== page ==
Monday, October 22, 2012
the "niche issues" and the big picture are the same
It'll come as little surprise to anyone that Doug Henwood is more concise and eloquent than I could be. I just want to expand on this a little bit.
It's interesting, as well as quite sad, that abortion has become the most commonly referenced issue for why we must all vote for Obama. (Someone replied to Henwood, telling him that he only feels this way because he doesn't have a uterus.) Sad, because allowing yourself to divide your commitments-- like the commitment to full and unapologetic abortion rights against the commitment to the ethical treatment of Muslims-- against each other is a politically ruinous way to behave. But also because, from my perspective, those commitments stem from the same place: the moral equality of all people. Women are denied sovereignty over their bodies because our society is willing to consider them lesser people. Muslims are deprived of the most basic right of all, the right to live, because they are considered lesser people, or not people at all. The fight is not between the priorities of either but for the basic priority of any liberal, of any leftist, of any person of conscience: the equal dignity and worth of all people.
But the more important point is that conservatism's successes in the abortion fight is the perfect argument for why liberals should stop being resistant to criticism of Obama on his foreign policy. The success of the pro-life movement-- and make no mistake, it has been extremely successful-- lies in its willingness to pressure Republicans relentlessly towards a more pro-life position. This includes not only quite strident criticism in election season but also primarying more moderate Republicans. And, yes, sometimes the move to primary has resulted in Democrats winning elections. But I think that many within the pro-life movement would take it, on balance. Contrast this stridency and resolve with your typical Democrat, who supports abortion rights but admits all kinds of caveats and limitations, accepts the inherent "tragedy" or whatever about abortion, calls for abortion to be rare, and generally starts the fight by conceding almost everything.
In the abortion fight I see the clearest example possible of the basic dynamic of the last 30 years of American politics: conservatives pull the center towards the right; liberals chase after the new center. Even when they win it, they're occupying a position they don't like. This is why I say that Democrats turn victory into a kind of defeat.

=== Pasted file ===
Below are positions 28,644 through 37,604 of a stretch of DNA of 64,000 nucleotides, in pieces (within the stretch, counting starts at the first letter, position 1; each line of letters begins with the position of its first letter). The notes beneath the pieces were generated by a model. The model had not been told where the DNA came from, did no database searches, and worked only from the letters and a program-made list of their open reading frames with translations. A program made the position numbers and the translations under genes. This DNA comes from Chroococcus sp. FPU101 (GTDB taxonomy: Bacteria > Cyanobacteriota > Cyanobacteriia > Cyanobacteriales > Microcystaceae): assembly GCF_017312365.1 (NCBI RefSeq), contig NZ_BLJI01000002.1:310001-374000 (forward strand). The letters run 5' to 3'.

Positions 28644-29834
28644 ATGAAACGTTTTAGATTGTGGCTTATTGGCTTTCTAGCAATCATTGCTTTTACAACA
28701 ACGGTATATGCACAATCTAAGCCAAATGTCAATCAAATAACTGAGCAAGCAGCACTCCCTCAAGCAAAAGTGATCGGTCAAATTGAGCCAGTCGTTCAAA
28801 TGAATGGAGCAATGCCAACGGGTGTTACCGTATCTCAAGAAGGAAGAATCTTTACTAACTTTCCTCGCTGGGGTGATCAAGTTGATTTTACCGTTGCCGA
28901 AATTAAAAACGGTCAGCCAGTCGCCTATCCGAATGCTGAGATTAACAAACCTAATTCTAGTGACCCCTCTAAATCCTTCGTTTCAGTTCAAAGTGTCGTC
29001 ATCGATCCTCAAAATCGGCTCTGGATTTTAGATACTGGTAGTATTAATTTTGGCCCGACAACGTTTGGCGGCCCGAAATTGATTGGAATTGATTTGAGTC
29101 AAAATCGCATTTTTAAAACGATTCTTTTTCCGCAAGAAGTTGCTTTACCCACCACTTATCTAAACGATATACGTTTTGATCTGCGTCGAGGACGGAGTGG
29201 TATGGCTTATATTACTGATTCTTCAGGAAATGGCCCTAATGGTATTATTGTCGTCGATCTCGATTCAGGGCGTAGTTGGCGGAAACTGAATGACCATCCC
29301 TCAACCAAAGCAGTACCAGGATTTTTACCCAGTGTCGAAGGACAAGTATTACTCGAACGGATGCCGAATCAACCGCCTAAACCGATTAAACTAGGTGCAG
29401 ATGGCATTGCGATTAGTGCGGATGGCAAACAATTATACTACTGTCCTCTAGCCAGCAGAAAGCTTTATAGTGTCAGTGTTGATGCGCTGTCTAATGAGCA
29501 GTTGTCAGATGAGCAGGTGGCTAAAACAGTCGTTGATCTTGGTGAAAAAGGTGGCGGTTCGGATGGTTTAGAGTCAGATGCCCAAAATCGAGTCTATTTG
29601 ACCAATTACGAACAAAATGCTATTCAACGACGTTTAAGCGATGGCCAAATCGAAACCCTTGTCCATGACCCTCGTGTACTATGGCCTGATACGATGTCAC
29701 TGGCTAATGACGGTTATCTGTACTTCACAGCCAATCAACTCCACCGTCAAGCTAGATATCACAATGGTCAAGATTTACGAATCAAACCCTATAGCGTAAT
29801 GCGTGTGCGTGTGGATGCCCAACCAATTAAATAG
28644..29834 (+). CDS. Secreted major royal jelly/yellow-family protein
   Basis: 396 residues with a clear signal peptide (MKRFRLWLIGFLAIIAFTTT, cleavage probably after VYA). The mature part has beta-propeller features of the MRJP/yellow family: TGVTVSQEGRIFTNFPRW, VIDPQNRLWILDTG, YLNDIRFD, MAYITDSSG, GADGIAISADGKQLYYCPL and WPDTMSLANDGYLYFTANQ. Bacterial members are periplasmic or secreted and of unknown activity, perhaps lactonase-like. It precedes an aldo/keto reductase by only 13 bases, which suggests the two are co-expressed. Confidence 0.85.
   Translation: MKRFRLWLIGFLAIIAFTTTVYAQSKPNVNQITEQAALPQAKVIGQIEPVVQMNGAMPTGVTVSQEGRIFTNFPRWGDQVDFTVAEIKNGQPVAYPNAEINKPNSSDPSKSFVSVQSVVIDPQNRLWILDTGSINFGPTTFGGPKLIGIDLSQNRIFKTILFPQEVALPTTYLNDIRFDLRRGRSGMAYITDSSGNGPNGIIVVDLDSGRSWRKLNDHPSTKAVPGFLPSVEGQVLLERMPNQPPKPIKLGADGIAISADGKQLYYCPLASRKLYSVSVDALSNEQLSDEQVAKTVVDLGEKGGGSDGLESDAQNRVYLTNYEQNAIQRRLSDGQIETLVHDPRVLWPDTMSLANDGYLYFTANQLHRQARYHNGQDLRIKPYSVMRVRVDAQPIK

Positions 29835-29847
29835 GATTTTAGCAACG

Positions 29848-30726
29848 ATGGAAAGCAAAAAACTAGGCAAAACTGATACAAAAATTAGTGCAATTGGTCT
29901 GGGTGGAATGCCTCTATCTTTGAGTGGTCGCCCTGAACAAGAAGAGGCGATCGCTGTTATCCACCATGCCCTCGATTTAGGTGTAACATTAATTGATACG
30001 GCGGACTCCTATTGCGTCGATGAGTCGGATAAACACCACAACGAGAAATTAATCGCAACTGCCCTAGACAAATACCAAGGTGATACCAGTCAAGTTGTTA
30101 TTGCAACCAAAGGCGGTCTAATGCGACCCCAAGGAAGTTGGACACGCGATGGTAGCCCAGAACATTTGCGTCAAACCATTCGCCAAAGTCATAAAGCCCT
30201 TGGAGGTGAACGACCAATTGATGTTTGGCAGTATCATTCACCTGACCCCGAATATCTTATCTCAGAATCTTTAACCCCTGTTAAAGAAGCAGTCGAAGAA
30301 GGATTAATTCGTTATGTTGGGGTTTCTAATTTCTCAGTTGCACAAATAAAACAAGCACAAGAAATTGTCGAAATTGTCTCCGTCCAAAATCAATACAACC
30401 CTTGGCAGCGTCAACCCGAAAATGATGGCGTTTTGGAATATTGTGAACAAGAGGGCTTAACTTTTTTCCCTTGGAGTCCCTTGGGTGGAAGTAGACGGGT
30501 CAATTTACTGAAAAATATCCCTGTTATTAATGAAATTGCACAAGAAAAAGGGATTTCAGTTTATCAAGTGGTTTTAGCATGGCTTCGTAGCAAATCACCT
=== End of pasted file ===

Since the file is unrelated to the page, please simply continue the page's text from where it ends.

Sooner or later, Republicans will win the presidency again. We're not going to run the table. This is to say nothing of the fact that Supreme Court justices aren't, actually, perfectly predictable depending on the party of the president who nominated them. (The Souter effect.) And, look-- as long as the immediate constitution of the Supreme Court is so important and so divided, and so vital to abortion rights, those rights will be threatened. Defending abortion rights, as Henwood suggests, will take not just putting judges on the Supreme Court, but changing the tenor of our national conversation on abortion, where the pro-life side has been on the offensive for decades. It will mean a reinvigorated and aggressive liberalism, one which will recognize conservatism's significant political achievements that have stemmed from the willingness of conservatives to press their preferred party ever closer to their interests. In this sense, pressure on Obama and Democrats from the left is not a risk to pro-choice commitments; it is an effort to ensure them in a longer term and more robust way. Our goal should be to ask for more than the "rights" that are dictated by the whims of a single Supreme Court justice.